In case you forgot, 1965 was the year Mays set a personal record with 52 home runs and won the National League MVP award.

That summer, collectors were greeted to this wise and powerful looking veteran version of The Say Hey Kid, and the card itself was immortalized as part of the inimitable 1982 Kmart 25th Anniversary set.

This MVP cardboard is a $150 (or so) buy in PSA 7.

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1965 Topps Hank Aaron (#170)

1965 Topps Hank Aaron

While Mays was busy tearing up NL pitching, Hank Aaron was busy doing what Hank Aaron always did — smacking 30-40 home runs (32), hitting above .300 (.318), making another All-Star team, and generally being sort of quietly great.

Henry would get his share of the limelight a decade later, of course, when he broke Babe Ruth‘s all-time home run record, but in 1965 Hammer had to settle for an underrated Braves card that sells for about $125 in PSA 7 today.

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1965 Topps Joe Morgan Rookie Card (#16)

1965 Topps Joe Morgan

Greatest second baseman of all-time? Little Joe Morgan ranks big in that conversation.

Greatest/worst trade ever? The deal that sent Morgan from the Astros to the Cincinnati Reds ranks high on that chart, too.

Most valuable baseball card from 1965? For several years there, the Morgan rookie card made a push for that title, as well.

Today, this RC — which Morgan shares with Houston Colt .45s teammate Sonny Jackson — checks in north of $100 in PSA 7.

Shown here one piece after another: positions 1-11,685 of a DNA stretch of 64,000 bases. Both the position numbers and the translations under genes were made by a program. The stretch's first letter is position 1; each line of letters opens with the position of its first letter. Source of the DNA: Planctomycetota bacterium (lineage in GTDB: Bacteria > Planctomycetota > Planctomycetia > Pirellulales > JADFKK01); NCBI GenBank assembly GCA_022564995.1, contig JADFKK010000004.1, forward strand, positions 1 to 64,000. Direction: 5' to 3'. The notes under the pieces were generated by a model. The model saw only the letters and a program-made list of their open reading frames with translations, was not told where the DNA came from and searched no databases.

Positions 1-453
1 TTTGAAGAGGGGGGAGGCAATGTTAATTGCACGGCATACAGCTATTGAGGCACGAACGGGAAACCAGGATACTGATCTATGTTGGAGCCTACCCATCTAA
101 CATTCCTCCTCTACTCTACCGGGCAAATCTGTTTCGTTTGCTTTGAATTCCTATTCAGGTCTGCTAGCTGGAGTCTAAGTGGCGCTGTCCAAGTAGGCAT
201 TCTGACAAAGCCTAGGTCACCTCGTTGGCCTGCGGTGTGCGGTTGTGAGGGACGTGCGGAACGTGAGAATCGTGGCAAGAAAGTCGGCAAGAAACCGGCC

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1965 Topps Tony Perez Rookie Card (#581)

1965 Topps Tony Perez Rookie Card

This card looks for all the world like one of those “leaders” cards until you realize the bottom row features Kevin Collins and Dave Ricketts.

I mean, what did those guys lead the league in?

Simple — they paced the world in appearing on Tony Perez rookie cards.

Doggie is the main attraction here, both visually and historically, and his RC carries a $90 price tag in graded NM condition.

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1965 Topps Ernie Banks (#510)

1965 Topps Ernie Banks

By 1965, that sinking feeling was starting to settle into the Windy City.

You know the one …

That feeling that an all-time great player may never get a chance to play for a title.

Because, suddenly age 34, Mr. Cub Ernie Banks had spent his entire career playing for Cubs teams that rarely touched contention and never tasted October baseball.

Things wouldn’t get any better in that regard, either, but at least Banks was still smiling — in coin-profile style — on his 1965 Topps issue.

It’s about an $80 card in PSA 7 condition.

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1965 Topps Catfish Hunter Rookie Card (#526)

1965 Topps Jim Hunter Rookie Card

In 1965, Jim Hunter was just Jim Hunter, one of four “1965 ROOKIE STARS” who may or may not become a real star for the old Kansas City A’s.

The other candidates on the pasteboard were Rene Lachemann, Johnny Odom, and Skip Lockwood, all of whom found Major League success in one form or another.

But after a decade as the ace of the Oakland A’s dynasty squads in the 1970s and then a key part of the Yankees World Series teams of the late 1970s, Jim was Catfish.

Not too awful long after all that, he was a Hall of Famer.

And that rookie card today is an $80 buy in PSA 7 condition.

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1965 Topps Roger Maris (#155)

1965 Topps Roger Maris

Think fame and the turmoil of his controversial assault on Babe Ruth’s single-season home run mark in 1961 didn’t take a toll on Roger Maris?

Then take a look at the grimacing, aged, stressed visage on Rajah’s 1965 Topps card.

Assuming that photo was snapped in 1964, Maris was a mere 30 years old at the time.

From the point this card was issued until Maris hung up his spikes in 1968, he never again managed more than 13 home runs in a single season.

But his place in history, strained as it may have been, was already cemented, and this card fetches $70 or more in slabbed NM condition.